We’ve lost count of the number of times we’ve had to explain to a customer why we believe their mother is a good person who would never tell a lie. Then then, she may be biased in some way.
Even if the plaintiff’s ex-spouses despise them to their core, they believe the plaintiff was wounded or is speaking the truth, and these ex-spouses are the most reliable witnesses we’ve ever seen on the witness stand. In the same way, this film shows the importance of a witness’s credibility. Marlene Deitrich, who portrays the defendant’s wife, is awe-inspiring.
#3 – A Civil Action
The John Travolta starrer A Civil Action comes in at number three on our list. A lawyer takes on a case regarding a firm that contaminated a town’s water supply and caused an outbreak of leukemia. Taking on this case, on the other hand, may cost him his job and destroy his company.
The risk of being a plaintiff’s attorney is well-illustrated in this film. A criminal defense lawyer is compensated regardless of the outcome of the trial, even a hung jury. Similarly, the civil defense lawyer is compensated on an hourly basis. On the other hand, a plaintiff’s attorney’s fee is contingent upon success; if the client’s case is lost, there is no compensation. They also have to cover the costs of the case, which can last for several years. Experts and consultants are required for the legal procedure, but there is no financial assurance.
#2 – The Verdict
The Verdict, starring Paul Newman and directed by Sidney Lumet, is ranked number two on our list. Rather of settling a medical negligence lawsuit, a lawyer sees this as an opportunity to rescue both his career and his self-respect by going to trial instead.
Amusingly, our top ten list landed with A Civil Action and The Verdict adjacent to one other. The Verdict continues up just where Civil Action left off, with a man who has lost all of his money and is now broke and destitute.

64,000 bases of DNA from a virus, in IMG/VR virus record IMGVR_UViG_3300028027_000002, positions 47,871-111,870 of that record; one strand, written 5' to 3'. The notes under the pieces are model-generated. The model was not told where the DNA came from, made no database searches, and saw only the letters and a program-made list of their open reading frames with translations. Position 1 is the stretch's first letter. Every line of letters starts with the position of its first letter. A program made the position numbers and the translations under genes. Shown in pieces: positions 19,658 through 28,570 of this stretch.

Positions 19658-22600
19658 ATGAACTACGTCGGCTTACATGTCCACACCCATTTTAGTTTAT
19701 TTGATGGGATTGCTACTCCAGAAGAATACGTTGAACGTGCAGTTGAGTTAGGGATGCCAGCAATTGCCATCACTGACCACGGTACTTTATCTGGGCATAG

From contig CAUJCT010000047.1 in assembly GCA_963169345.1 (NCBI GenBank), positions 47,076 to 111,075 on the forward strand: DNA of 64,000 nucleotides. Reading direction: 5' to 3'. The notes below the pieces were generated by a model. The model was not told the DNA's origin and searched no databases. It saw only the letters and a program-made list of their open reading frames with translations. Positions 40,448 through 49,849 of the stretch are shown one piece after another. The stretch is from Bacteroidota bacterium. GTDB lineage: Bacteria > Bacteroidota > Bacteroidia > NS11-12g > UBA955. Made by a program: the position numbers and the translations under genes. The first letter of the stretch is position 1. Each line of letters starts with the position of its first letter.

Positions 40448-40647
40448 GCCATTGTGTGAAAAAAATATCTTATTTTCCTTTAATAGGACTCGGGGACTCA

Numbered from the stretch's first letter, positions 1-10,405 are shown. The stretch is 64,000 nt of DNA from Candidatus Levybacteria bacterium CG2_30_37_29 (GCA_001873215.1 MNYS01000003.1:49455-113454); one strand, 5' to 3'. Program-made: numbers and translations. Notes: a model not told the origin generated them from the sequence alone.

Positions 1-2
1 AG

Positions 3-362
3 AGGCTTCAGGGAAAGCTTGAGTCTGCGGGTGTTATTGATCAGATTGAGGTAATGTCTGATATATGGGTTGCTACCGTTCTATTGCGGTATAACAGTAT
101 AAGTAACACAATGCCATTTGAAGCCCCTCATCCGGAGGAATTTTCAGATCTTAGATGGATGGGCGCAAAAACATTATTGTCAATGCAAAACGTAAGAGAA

When we first meet Paul Newman’s character in The Verdict, he is a failed lawyer who stumbles into a compelling medical negligence case. He’s made a generous settlement offer. And he’s desperate for the cash! What, then, did we say makes a good movie? There is a lesson to be learned from this. This isn’t a legal case for Newman’s character in this film. In the end, it’s about whether or not he can rehabilitate his own life. It’s all about standing up for something greater than one’s own self.
#1 – My Cousin Vinny
Finally, the film My Cousin Vinny, starring Ralph Macchio, Joe Pesci, and Marisa Tomei, comes in first place on our list. It’s got it all!
While on their way back to college in rural Alabama, two New Yorkers are accused of murder. One of their relatives, a loudmouth lawyer named Vinny, has no trial experience and is called in to assist them in their cultural bias defense.
This film is a favorite among lawyers because it demonstrates how bias permeates the legal profession from every angle. Cross-examination tactics and the importance of analogies in presenting ideas are both well-illustrated. And it’s a little bit of a chuckle… That was a hoot!
Consider the film’s focus on the legal system’s use of bias.
During the film’s opening sequence, Mona Lisa Vito, a tough New York girl, assumes that the Alabama village cannot possibly provide good Chinese food.
Prisoners listen in on the boys’ confessions to their families through phone calls home, where they reveal how rotten southerners are and how they sleep with their own relatives.
Since this city lawyer looks down on his courtroom, which the southern judge takes pride in, Vinny is treated harshly by the judge.
Because of her demeanor, we are quick to criticize Mona Lisa as a witness in the trial, but she proves us wrong.
That is the situation then, and how does he end up winning it all? What does he discover as a result of this experience? He comes to realize that he can’t do it alone. A willingness to accept assistance from others is essential to winning trials.